DescriptionThis study concerns the importance of the literal phrasing of the lead question in single item scales for Subjective Well-Being and wishes to contribute to more sensitive measures. In an online scenario-experiment, participants were required to rate Subjective Well-Being (SWB) in a fictive character. SWB was rated on a brief questionnaire consisting of experimentally manipulated phrasings of the lead question of two SWB instruments, using ever the same 11-point rating scale. The questions comprised a conventional question: “When you think about your life and your personal situation, how satisfied are you with your life as a whole?” and a new convenient question: “How are you?”. Both questions were also specified with the timeframes “last week” and “these days”, resulting in 6 phrasings. Participants were 102 volunteering first year BA psychology students. 1) A significant difference between the exact phrasing of the lead questions was found: the new convenient lead question seemed more sensitive than the conventional question. The conventional question probably overly stresses the past, so that recent changes in one’s personal situation may be blurred. 2) Including a timeframe in both lead questions resulted in significantly more sensitivity to a recent change in the personal situation. 3) No significant difference was found between the timeframes.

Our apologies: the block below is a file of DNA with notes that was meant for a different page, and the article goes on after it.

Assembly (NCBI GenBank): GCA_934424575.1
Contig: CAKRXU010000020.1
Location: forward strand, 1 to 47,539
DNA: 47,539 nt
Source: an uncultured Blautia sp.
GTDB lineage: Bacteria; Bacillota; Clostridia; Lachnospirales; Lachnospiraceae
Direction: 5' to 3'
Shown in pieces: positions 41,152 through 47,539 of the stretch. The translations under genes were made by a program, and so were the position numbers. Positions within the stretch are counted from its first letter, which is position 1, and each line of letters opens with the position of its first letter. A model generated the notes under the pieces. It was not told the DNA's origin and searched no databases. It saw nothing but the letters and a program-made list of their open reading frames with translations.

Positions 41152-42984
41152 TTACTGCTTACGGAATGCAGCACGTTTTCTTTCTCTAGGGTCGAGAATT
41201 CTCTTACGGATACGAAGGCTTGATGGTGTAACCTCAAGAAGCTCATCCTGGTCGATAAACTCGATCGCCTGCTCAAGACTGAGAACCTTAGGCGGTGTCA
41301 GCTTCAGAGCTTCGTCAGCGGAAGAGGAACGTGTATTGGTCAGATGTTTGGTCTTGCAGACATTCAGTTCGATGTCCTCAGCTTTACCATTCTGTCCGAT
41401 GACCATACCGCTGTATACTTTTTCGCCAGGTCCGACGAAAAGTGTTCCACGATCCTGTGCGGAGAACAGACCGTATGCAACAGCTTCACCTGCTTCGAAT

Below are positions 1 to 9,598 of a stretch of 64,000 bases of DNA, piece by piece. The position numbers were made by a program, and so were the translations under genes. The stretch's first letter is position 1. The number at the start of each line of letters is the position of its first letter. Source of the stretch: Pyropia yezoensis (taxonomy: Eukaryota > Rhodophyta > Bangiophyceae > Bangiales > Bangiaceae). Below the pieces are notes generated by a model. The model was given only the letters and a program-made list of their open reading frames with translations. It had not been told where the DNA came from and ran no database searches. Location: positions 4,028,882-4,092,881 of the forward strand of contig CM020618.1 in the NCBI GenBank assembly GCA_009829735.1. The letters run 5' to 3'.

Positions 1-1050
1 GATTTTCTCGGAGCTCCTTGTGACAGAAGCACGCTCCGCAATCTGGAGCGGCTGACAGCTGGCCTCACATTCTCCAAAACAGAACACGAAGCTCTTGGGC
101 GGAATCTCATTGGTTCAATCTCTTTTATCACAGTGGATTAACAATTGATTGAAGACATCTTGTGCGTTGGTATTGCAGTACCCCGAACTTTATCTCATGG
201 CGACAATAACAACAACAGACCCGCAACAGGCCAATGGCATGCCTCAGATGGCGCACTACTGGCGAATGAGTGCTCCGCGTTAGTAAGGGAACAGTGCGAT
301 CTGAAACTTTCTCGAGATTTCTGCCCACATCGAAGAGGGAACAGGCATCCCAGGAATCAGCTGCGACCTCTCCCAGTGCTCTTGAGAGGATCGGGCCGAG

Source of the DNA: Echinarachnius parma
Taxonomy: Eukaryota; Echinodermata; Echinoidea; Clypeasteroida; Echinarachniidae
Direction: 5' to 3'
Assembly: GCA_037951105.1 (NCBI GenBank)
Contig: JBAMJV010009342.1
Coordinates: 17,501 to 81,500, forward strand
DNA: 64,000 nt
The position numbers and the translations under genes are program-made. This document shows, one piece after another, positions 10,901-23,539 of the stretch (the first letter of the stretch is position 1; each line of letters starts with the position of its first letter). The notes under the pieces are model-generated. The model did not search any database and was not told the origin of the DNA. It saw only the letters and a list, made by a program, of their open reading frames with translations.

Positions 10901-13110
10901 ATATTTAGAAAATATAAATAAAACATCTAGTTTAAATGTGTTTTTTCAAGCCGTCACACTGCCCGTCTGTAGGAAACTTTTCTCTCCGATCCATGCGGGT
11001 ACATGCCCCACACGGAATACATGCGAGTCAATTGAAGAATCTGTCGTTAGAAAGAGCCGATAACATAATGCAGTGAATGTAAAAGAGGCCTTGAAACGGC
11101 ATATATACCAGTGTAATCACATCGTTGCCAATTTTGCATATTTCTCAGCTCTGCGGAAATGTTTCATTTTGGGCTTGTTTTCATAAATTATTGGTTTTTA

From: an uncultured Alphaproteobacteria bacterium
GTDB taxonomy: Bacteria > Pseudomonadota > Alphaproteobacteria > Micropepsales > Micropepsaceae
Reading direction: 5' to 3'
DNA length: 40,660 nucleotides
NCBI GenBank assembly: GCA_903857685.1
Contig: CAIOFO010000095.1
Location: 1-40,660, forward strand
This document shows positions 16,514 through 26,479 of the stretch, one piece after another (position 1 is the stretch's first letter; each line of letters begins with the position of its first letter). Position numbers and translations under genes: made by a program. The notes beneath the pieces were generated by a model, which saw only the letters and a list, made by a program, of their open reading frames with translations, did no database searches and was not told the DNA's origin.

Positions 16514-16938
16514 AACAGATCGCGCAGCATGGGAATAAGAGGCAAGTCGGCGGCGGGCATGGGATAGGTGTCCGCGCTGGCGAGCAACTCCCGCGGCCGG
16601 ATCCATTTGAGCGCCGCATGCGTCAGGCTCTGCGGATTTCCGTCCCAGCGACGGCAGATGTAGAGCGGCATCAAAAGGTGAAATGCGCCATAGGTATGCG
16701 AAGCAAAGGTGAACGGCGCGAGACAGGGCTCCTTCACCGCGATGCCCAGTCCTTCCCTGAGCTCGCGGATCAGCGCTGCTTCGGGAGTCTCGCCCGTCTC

|Period||15 Oct 2015 → 17 Oct 2015|
|Event title||2015 ISQOLS annual conference|
|Location||Phoenix, AZ, United States|
|Degree of Recognition||International|